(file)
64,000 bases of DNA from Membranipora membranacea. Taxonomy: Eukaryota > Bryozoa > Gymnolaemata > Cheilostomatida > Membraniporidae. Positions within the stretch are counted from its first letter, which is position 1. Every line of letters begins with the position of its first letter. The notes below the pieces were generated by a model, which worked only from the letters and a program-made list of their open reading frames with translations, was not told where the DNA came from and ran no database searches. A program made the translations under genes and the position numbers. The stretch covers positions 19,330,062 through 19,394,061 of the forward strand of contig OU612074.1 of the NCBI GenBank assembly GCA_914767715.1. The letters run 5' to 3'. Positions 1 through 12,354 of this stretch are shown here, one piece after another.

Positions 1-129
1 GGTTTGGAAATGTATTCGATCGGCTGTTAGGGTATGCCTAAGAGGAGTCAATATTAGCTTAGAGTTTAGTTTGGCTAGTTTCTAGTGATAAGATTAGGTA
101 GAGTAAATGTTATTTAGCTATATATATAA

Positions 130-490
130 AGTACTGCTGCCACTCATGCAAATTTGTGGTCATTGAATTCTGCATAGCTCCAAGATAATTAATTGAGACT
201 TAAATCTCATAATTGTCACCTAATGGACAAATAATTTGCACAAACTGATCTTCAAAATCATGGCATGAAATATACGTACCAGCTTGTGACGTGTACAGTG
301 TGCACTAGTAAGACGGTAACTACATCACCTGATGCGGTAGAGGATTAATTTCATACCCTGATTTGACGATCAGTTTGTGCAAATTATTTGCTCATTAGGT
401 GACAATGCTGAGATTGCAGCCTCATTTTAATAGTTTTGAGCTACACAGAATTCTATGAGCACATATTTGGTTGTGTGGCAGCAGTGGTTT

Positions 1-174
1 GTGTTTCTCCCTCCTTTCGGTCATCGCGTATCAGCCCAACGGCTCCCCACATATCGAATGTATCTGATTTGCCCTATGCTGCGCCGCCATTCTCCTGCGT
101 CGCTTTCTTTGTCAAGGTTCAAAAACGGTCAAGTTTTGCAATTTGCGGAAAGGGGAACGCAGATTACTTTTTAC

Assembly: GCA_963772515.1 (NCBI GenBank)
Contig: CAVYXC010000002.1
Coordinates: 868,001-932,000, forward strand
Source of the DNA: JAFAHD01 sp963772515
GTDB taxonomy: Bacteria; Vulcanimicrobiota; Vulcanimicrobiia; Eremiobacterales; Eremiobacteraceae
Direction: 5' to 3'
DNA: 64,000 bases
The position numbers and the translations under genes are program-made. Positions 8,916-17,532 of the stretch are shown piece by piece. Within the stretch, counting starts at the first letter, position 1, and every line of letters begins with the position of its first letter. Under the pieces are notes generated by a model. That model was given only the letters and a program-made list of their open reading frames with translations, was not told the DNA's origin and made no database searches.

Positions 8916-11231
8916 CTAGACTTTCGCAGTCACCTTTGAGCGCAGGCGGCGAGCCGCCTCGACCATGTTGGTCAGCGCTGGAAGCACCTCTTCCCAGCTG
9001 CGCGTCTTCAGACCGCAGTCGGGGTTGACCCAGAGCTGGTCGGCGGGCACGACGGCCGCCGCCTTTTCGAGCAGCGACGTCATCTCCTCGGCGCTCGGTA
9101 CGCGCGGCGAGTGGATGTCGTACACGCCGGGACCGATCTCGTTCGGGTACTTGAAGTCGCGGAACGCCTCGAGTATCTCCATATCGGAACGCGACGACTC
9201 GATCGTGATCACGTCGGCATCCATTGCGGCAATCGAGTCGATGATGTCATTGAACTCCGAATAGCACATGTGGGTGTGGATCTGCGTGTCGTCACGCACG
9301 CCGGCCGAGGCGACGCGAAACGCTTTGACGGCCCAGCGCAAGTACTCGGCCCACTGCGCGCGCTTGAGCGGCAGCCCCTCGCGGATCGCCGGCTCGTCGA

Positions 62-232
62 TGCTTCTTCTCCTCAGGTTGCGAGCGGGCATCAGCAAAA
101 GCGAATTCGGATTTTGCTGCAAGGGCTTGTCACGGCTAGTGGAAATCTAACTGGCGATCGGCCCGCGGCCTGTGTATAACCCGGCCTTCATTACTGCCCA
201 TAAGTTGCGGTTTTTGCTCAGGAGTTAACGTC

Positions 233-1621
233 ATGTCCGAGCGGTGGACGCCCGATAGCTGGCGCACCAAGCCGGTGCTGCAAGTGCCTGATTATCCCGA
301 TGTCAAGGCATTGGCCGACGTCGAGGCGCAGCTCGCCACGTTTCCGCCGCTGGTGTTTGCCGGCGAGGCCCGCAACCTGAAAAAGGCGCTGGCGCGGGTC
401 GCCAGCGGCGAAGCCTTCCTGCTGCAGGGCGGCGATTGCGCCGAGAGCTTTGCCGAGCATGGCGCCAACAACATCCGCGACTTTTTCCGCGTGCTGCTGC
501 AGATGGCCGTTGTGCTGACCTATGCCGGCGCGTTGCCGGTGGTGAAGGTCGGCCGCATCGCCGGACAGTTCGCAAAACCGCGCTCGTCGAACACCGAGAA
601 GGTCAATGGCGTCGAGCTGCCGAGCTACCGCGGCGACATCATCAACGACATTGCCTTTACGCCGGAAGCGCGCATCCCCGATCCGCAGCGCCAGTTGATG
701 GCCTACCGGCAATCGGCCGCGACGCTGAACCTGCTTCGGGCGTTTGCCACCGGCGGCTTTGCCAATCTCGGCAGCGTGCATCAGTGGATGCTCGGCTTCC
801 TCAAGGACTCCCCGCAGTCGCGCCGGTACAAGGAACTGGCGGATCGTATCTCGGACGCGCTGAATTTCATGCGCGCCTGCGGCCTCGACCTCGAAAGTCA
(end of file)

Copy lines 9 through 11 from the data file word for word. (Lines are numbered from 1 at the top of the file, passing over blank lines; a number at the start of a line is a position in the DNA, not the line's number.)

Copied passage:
401 GACAATGCTGAGATTGCAGCCTCATTTTAATAGTTTTGAGCTACACAGAATTCTATGAGCACATATTTGGTTGTGTGGCAGCAGTGGTTT

Positions 1-174
1 GTGTTTCTCCCTCCTTTCGGTCATCGCGTATCAGCCCAACGGCTCCCCACATATCGAATGTATCTGATTTGCCCTATGCTGCGCCGCCATTCTCCTGCGT